Buddhism: Science, Philosophy, Religion

Autores: Fernando Tola y Carmen Dragonetti

The conception that Buddhism has of the world could be considered as the Buddhist Philosophy of Nature. This buddhist conception of the world is one of the principal links of Buddhism with science. Buddhism has a dynamic conception of reality. This manifests itself in the peculiar doctrine of the dharmas. Dharmas are the elements, the constituent factors of all that exists. Man is a conglomerate of series of dharmas. The end of desire is the suppression of existence under the form of reincarnation. This state is called Nirvana. Nirvana is an Absolute. It does not belong to our empirical reality, it is something completely different from all that exists in this reality, it is transcendent and heterogeneous, beyond words and reason. The buddhist methodology for directing the mind is pointing out freedom of thought and personal effort to attain truth. This buddhist rule enjoins an attitude based on freedom of thought. One should not adhere to an opinion by authority; it is necessary to think by oneself on any matter to reach one’s own conclusions.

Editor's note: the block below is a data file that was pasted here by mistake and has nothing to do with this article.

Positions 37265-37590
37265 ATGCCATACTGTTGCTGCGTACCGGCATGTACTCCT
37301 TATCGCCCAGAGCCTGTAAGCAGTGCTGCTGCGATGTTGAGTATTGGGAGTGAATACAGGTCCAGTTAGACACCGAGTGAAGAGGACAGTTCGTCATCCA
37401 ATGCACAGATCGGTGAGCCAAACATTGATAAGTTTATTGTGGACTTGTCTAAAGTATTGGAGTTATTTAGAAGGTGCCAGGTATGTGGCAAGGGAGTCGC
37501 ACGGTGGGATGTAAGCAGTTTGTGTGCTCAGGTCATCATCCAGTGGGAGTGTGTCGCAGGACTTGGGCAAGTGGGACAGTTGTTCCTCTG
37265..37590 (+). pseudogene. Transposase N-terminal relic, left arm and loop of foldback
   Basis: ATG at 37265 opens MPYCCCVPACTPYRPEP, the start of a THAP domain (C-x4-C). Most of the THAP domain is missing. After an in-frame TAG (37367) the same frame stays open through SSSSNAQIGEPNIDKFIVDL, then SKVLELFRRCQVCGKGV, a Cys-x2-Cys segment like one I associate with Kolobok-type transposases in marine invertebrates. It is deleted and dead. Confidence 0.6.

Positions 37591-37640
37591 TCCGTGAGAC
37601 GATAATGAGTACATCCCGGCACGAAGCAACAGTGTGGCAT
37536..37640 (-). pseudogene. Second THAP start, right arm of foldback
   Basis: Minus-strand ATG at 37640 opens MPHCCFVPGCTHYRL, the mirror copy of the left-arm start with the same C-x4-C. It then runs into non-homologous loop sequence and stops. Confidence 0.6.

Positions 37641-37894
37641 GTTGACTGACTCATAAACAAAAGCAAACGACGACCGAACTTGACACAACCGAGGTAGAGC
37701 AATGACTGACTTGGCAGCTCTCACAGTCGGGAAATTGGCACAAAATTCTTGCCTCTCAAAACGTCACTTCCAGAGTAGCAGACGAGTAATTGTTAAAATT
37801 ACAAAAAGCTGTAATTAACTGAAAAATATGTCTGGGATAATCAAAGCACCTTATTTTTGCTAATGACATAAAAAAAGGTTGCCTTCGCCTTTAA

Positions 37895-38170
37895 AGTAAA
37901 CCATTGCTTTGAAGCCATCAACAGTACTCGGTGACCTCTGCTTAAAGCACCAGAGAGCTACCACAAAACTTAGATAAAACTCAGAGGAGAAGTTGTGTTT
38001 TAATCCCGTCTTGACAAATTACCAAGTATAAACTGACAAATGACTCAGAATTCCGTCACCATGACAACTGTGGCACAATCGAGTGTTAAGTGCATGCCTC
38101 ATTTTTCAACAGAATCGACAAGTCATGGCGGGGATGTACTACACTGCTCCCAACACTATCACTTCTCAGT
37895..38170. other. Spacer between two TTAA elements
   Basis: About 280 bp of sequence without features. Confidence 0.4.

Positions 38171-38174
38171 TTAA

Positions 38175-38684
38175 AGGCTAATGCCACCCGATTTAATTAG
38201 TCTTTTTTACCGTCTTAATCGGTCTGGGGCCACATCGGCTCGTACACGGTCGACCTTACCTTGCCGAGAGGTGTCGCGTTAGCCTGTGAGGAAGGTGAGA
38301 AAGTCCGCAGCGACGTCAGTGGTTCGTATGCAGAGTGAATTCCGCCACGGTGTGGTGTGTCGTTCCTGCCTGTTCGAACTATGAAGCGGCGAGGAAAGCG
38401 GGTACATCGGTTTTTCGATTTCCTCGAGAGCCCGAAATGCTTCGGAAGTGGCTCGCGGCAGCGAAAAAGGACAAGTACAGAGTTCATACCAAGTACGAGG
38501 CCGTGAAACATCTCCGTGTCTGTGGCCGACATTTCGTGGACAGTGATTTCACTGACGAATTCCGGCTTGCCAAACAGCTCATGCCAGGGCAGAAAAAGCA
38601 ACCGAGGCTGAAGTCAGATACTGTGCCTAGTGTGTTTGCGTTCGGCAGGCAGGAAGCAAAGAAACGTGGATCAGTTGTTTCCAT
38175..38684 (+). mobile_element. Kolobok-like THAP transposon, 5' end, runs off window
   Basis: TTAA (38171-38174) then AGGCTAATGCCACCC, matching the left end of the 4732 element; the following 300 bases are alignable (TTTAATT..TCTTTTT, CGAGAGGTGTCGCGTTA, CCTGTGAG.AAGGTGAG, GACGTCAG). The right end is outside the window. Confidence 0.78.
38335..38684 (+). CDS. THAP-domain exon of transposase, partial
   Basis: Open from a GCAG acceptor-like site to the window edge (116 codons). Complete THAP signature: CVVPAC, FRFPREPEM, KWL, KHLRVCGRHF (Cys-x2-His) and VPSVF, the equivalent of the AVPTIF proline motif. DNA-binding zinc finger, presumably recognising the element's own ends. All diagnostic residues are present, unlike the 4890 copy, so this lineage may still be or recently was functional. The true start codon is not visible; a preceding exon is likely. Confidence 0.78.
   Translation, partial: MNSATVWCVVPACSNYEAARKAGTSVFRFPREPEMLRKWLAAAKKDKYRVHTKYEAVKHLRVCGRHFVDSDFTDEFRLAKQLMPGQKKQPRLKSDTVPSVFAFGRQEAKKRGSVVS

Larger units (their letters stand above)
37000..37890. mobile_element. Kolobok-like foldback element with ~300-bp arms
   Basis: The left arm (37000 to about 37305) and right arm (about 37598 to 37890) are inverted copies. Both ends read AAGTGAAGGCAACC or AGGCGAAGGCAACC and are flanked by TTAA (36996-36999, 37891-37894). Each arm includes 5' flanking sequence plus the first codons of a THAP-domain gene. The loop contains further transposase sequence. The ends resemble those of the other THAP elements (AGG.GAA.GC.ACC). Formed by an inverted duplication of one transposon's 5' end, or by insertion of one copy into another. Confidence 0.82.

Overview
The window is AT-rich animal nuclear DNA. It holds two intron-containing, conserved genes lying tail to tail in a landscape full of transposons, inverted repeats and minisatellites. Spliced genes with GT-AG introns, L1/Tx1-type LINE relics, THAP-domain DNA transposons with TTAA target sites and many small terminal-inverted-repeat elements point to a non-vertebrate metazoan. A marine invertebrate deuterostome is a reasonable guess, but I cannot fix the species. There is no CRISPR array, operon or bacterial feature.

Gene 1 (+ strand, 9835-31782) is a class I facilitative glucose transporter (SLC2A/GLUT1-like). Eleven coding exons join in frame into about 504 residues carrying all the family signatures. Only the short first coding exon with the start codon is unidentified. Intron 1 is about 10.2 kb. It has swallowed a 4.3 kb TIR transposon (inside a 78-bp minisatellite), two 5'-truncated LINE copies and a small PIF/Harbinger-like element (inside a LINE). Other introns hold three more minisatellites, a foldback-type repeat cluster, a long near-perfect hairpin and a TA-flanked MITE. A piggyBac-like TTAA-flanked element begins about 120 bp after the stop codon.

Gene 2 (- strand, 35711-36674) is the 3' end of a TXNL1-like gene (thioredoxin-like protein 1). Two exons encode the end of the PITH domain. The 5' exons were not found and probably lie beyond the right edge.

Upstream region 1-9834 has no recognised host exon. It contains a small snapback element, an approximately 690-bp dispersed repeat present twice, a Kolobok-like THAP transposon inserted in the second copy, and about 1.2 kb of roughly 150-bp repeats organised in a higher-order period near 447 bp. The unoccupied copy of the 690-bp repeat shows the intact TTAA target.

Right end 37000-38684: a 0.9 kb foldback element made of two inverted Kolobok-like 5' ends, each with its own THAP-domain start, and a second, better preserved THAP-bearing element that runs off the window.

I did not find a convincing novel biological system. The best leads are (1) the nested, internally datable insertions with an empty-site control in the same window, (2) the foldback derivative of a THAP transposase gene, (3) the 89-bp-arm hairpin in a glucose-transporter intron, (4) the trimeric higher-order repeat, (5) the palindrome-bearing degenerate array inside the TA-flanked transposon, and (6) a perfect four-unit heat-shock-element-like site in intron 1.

Tola, F. & Dragonetti, C. (2007), “Buddhism: Science, Philosophy, Religion”, Pensamiento, 63 (238) (1): 713-74.